Dozens of companies at the computing trade show are showing software, services and hardware designed to stem the tide of junk.
Microsoft started the action Monday, with Chairman Bill Gatesfor Intelligent Message Filter (IMF), a free spam filtering add-on for its Exchange Server 2003, the latest version of the software giant's application for running corporate e-mail servers.
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"We're learning the characteristics of what's in good mail and in the spam mail," McCann said, "You can weigh both of those, and set thresholds."
Microsoft is sharing much of its research with other e-mail related companies, McCann said, including Web-based mail competitors Yahoo and American Online. "We have to address this problem as an industry," he said. "It's threatening the viability of e-mail as a medium."
Start-up Cloudmark is relying on strength in numbers to fight spam. The company's SpamNet desktop software is installed on more the 700,000 consumer PCs. The program filters junk messages and lets users quickly tag a message as spam, and share the results with Cloudmark, which uses the information gleaned from unwanted messages to hone its analytical tools.
The company's new Authority server software use algorithms derived from that research to sort out messages before they reach anyone's in-box. CEO Karl Jacob said SpamNet users can do a better and faster job of identifying suspect e-mail than computer-initiated analysis. Cloudmark does the rest of the work by analyzing submitted messages to find patterns and constructing "spam genes" to identify junk mail, Jacob said.
"The human stuff is distilled in the lab--that tells us when we need to do another DNA update," he said.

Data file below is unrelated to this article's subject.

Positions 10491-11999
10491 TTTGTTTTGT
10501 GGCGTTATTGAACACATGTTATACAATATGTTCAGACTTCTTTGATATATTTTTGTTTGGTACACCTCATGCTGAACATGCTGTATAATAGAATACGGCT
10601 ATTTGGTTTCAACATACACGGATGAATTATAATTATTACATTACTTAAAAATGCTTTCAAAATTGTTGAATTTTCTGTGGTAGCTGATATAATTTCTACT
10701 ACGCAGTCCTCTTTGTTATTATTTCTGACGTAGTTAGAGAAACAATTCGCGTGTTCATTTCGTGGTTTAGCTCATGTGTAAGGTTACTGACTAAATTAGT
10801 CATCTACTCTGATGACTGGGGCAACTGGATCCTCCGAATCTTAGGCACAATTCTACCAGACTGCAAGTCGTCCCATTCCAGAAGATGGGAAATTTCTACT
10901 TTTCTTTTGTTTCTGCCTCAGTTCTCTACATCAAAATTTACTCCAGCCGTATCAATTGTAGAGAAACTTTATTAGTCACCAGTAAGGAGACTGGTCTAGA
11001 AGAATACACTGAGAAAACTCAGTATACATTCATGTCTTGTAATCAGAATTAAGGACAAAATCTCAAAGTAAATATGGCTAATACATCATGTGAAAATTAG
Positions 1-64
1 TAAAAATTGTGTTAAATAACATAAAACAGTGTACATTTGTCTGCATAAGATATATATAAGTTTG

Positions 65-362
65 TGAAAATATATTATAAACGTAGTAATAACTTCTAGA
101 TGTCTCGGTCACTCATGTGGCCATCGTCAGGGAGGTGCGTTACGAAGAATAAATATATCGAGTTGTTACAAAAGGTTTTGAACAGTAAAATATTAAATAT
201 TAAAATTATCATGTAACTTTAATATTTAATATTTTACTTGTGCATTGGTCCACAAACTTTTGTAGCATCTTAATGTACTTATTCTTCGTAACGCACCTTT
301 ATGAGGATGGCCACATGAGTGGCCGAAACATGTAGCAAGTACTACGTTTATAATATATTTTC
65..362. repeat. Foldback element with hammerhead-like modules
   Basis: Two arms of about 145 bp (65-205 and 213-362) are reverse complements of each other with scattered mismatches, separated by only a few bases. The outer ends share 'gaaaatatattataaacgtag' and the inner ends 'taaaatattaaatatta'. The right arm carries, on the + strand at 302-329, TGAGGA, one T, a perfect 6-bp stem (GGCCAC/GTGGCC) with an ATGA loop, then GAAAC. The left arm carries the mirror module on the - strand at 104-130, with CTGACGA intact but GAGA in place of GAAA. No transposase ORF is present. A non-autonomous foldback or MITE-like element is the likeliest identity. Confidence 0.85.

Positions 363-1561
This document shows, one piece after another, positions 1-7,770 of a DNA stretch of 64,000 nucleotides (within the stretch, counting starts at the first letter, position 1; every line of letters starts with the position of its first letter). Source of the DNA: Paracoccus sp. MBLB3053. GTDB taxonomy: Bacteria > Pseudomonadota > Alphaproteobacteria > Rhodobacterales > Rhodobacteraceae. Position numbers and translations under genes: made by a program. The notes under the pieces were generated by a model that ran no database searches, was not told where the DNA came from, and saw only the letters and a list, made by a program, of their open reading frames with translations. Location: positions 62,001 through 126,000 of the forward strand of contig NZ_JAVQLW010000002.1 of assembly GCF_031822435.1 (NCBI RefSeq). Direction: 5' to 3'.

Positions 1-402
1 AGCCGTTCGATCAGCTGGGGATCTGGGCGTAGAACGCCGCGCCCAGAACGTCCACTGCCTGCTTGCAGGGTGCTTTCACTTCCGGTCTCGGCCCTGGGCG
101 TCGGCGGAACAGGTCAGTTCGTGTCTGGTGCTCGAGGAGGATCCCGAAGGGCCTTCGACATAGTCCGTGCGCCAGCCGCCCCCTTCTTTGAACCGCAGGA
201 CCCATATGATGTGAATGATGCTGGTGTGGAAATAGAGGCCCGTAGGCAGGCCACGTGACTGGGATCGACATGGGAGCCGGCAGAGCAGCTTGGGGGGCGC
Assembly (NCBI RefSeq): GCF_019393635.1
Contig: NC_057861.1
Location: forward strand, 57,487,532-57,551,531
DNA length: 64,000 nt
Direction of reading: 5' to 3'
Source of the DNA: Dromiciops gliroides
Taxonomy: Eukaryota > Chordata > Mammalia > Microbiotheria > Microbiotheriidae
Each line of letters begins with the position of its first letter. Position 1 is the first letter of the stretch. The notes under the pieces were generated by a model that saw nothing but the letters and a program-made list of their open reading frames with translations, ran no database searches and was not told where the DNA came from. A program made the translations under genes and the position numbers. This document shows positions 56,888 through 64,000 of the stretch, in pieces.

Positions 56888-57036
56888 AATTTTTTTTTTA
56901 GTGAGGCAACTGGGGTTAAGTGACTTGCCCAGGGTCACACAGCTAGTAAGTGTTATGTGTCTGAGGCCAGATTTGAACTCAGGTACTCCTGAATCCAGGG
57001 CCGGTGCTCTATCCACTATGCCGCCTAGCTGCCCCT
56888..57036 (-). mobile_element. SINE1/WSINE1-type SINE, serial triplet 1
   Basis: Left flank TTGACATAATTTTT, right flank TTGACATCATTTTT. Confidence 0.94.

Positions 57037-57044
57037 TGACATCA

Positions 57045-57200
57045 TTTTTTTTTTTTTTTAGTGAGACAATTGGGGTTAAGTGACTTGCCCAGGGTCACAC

Security giant Symantec is blending a variety of approaches to tackle spam, said group product manager Chris Miller, with "whitelisting" showing particular promise as a way to augment text searchers and other common filtering methods. The opposite of blacklisting, whitelisting saves information on e-mail senders the user trusts, reducing the possibility for "false positives" when a spam filter wrongly identifies a welcome message as junk.
"It provides a level of confidence in knowing messages from people you consider important are going to get through," he said.
"I think we'd all like to find the silver bullet that will stop spam," Miller added, "but it's a moving target. No one technique is going to hit everything, so we have to blend the best of different technologies."
IronPort also uses a version of whitelisting in its e-mail gateway appliances, hardware devices that attach to an e-mail server and automatically execute all needed security functions, including spam control and virus protection.
The appliance uses a "reputation filter" to identify good senders and an online database of problem IP addresses to help identify spammers, said Richard Snee, director of marketing.
Putting all e-mail protection services in one box saves considerably on management costs, Snee said, and lets IT administrators react quickly to traffic changes. "Our belief is that today's e-mail infrastructure is bending to the point of breaking just because of volume," he said. "Our stuff just lies on top and adds the layer of security businesses need."